End of year disorientation?

15 December 2020

Once again it is the end of year crunch at work and we're all scrambling to get things done before holiday break. That we even get a holiday break is something that I'm still not quite used to, though I'm certainly not going to complain about it, either. I spent most of the week pulling almost all nighters and cursing specific ways of getting things done that aren't anything like what anyone else does. Oh, well. So it goes. Everybody does it differently, nobody does it right.

Covid-19 cases still going up around the country. Plagues do that. Of course there are the usual spikes due to folks who don't have the good sense to stay the hell home. That's what we've been doing out here in California, as best we can. Nevermind the fact that a lot of places aren't open (or even in business anymore, if we're going to be completely honest), there's really no point to it. The risk is too high and we're as locked down as we can be.

As you might imagine I've had an agent network monitoring the general state of the covid outbreak around the world from the best sources of data that I can find (which, given the state of the Centers for Disease Control these days has been difficult at best). As one might reasonably imagine it's been depressing to watch the numbers this year, which is why I haven't posted anything about them or my source code this year. I didn't think that anybody else's mental health needed that kind of hit right now. It was probably not a good idea but I decided to export the data I had for this month and run it through some software called jp to see what it looked like.

covid-19 infection cases in the Bay Area, December 2020. Source data

covid-19 infection cases in the United States, December 2020. Source data

Command used: jp -input json -type line -x "../date" -y "../cases" < [local, us]_covid_stats.json

I don't think I need to say that this isn't good. Unsurprisingly, folks around the country got together for Thanksgiving even though they were told not to, which caused another spike in virus transmission and outbreaks.

Maybe I'll export and post Forsythe's source code so other Huginn users can monitor the situation, but I don't know if it'll be worth it or not. Folks know how bad things are and keeping on top of the numbers doesn't really do anyone's mental health any favors. Speaking of mental health, we're back to the "everything we do is wrong" stage of the pandemic. Masks alone aren't enough. Gloves aren't enough. Hand sanitizer and washing isn't enough. All we can do is stay home and hide. Or at least the folks who have the luxury of staying at home can. There are lots of folks out there who don't have that option.

Corey's memorial was last week. I didn't get to watch it remotely. I hope somebody recorded it.

Cyberpunk 2077 finally came out last week. In all probability I'm probably not going to play it. I don't have any particular personal objection to it (though I do love the idea of the game itself), I've just no patience for video games. I more or less stopped playing them in high school (and, to be fair, I kinda suck at them) and after that they just don't keep my attention for very long. Even the ones I backed on Kickstarter (Wastelander 2, Shadowrun Returns, Shadowrun: Hong Kong, The Bard's Tale IV) I did so specifically so that they would exist for other folks to enjoy. Maybe I grew out of video games, I don't know. Besides, I don't have the money or frankly the inclination to build a dedicated computer just to play a video game.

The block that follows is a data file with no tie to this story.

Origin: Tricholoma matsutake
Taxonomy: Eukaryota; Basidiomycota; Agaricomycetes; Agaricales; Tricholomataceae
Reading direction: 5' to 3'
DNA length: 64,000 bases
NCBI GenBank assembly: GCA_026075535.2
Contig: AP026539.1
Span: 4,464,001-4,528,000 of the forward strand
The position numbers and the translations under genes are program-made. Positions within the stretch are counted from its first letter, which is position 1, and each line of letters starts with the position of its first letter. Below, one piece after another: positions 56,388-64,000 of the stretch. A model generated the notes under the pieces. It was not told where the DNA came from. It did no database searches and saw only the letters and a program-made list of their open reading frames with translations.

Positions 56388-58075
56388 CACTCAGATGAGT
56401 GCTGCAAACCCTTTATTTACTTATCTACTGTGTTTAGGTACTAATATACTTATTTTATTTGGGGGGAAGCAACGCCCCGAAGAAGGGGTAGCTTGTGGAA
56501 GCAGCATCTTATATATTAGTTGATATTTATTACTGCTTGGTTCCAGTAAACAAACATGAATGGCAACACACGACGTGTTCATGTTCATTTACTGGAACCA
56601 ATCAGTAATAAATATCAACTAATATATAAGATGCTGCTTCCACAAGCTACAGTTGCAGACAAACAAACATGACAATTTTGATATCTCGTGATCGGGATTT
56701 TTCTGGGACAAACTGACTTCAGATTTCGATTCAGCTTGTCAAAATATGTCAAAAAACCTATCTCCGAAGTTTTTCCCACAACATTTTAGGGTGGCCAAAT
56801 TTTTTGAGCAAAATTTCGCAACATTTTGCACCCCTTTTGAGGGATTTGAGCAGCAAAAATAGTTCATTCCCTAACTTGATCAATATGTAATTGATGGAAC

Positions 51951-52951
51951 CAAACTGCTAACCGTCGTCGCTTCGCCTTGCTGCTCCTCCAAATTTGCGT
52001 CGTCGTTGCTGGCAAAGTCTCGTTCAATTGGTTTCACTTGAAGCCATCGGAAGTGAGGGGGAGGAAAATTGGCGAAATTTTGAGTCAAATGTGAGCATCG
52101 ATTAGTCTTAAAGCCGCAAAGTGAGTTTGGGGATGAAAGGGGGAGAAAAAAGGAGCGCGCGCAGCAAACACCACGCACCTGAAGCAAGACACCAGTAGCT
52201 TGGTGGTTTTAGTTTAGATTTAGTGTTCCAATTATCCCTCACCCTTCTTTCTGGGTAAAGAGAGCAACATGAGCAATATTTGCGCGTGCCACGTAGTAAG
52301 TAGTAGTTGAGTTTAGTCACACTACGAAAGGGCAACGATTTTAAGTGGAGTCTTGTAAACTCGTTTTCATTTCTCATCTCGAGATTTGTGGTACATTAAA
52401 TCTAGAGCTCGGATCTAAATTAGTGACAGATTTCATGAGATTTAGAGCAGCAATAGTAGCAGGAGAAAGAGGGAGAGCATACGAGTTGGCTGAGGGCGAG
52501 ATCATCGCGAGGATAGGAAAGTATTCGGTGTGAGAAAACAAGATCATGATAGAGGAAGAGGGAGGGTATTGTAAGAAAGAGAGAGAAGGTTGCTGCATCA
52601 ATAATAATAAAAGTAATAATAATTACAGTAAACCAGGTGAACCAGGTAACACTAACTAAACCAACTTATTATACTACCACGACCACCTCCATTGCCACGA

In other news, I upgraded YaCy on Leandra a couple of weeks ago, and immediately ran into a particular bug that broke everything. Not only did it hose searching my library (though I found a better solution for that), but my ongoing index of the Net broke. I finally fixed it, which I'll write up later. I've got a bunch of stuff I need to write up but I don't want to flood this post with lots of "here's what I installed and how I configured it."

While I'm on holiday break next week (until the new year) I'll need some stuff to keep myself occupied. So, I decided to take on another retrotech reconditioning and restoration project. Folks from the old school may remember a piece of technology called a touch tone dialer, which was used for dialing telephones before touch tone dialing was widely supported on telephones. (Yes, I know I'm dating myself. Get offin' mah lawn.) They've been an obsolete technology for decades, even for phone phreaks (which happened in the latter half of the 90's). I bought one on eBay to recondition and restore to add to my collection. I'll post a writeup as things develop.

Overall, tinkering on things has been good for my mental health, even when I'm mentally too tired to read. I feel like I can actually accomplish something tangible. It's nice to not have to worry about work for a little while. Also, it's nice to work on something where the consequences aren't "outage, angry customers, get on a conference call because it's an all nighter." If I screw up, it's my own stuff, and there's much less scurry to fix it. While I'm at it, I really should get back to reading more physical books. Wiki wandering has lead me to the end of the Internet more times than I want to admit in recent days when I have all of these perfectly good dead trees all over the house. Another habit to change, I guess.